• publication via email (no need and poor flexibility),
  • pings,
  • manual import/export (as it depends on lower level tools for managing backups and deploys).

I don’t mean that my situation is typical for all cases. Just giving information for statistics and illustrating the difference between business goals and current WP priorities. I think that CP should keep focusing on business goals. So moving useless ‘user-can-do-it-himself’ stuff to plugins is the right way and the key benefit. WP tends to please mass users, CP could be a solution for developers. In that aspect I agree with johnstrasser’s idea.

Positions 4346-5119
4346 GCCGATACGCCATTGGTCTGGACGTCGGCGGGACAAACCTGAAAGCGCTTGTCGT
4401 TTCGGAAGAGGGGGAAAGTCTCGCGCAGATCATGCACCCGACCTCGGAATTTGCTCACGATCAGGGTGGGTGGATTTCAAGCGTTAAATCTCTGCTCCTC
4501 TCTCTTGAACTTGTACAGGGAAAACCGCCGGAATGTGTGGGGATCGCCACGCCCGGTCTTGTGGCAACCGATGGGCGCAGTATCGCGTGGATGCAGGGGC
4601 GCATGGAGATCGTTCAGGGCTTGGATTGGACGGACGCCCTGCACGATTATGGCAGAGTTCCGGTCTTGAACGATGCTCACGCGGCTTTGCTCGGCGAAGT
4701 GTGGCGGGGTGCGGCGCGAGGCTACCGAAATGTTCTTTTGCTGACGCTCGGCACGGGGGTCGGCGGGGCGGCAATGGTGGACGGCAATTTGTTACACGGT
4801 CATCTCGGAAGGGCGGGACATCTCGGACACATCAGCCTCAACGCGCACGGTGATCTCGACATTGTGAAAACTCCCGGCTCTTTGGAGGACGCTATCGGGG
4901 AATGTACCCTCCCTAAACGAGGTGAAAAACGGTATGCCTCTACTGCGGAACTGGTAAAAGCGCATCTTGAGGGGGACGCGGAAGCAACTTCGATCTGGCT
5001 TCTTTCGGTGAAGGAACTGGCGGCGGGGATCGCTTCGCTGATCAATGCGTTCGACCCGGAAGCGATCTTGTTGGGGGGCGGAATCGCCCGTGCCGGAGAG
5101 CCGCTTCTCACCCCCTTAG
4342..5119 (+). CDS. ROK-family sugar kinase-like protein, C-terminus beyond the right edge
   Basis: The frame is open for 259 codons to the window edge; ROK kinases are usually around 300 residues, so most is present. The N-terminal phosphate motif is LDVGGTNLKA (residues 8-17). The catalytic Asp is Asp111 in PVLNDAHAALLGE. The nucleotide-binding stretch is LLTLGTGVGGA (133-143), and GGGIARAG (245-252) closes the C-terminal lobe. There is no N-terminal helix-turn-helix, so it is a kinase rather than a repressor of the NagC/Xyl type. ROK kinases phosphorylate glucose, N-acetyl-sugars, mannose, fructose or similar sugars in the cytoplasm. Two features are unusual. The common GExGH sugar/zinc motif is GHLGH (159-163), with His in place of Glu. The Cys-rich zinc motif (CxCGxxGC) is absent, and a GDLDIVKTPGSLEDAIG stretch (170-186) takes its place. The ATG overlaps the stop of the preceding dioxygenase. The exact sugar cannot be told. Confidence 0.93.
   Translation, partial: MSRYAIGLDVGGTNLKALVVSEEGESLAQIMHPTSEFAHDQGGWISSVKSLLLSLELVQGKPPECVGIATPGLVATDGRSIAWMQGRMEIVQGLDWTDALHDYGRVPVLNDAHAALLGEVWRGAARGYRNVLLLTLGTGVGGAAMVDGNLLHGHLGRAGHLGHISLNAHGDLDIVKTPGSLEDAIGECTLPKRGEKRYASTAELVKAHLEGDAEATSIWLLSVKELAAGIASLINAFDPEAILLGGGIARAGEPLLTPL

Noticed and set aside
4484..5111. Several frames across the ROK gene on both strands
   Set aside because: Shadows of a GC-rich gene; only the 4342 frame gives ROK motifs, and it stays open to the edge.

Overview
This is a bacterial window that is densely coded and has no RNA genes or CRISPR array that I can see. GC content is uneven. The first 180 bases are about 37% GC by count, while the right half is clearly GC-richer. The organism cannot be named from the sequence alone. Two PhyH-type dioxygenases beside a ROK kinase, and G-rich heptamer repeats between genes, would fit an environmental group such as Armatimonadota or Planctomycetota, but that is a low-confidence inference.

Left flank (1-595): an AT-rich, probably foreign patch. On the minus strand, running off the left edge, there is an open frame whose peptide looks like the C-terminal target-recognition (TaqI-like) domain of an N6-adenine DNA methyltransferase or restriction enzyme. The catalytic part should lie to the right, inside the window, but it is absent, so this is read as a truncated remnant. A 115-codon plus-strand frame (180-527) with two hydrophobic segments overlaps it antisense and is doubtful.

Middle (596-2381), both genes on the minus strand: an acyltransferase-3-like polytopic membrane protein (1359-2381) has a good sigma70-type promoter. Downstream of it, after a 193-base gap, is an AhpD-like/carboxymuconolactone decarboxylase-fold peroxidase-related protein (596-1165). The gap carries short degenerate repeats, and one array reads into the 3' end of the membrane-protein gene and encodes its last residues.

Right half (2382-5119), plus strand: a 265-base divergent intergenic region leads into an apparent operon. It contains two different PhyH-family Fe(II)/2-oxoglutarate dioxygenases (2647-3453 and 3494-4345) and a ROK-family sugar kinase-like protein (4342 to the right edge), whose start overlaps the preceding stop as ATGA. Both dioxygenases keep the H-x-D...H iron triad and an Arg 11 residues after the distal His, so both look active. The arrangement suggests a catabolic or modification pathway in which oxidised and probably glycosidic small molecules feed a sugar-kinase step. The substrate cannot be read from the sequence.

5 Likes

We have the petitions for that…
It’s a “good” idea to strip the unnecessary… But… I think there’s the risk to strip too much.
Moving things into core plugin however is the direction CP is taking. Who knows what it will be like in 10 years.

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As @ElisabettaCarrara says, there are moves in this area already. I think REST and Emoticons are two on the agenda for moving to core plugins. Others in future would be guided by the petitions process.

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We are already moving this direction with V2: https://www.classicpress.net/roadmap/

But I do agree, I like the idea on principle but trying to rework the foundation to support it is a big task that would probably span multiple ‘major’ versions. I think the roadmap for v2 is a great start in that direction though :slight_smile:

6 Likes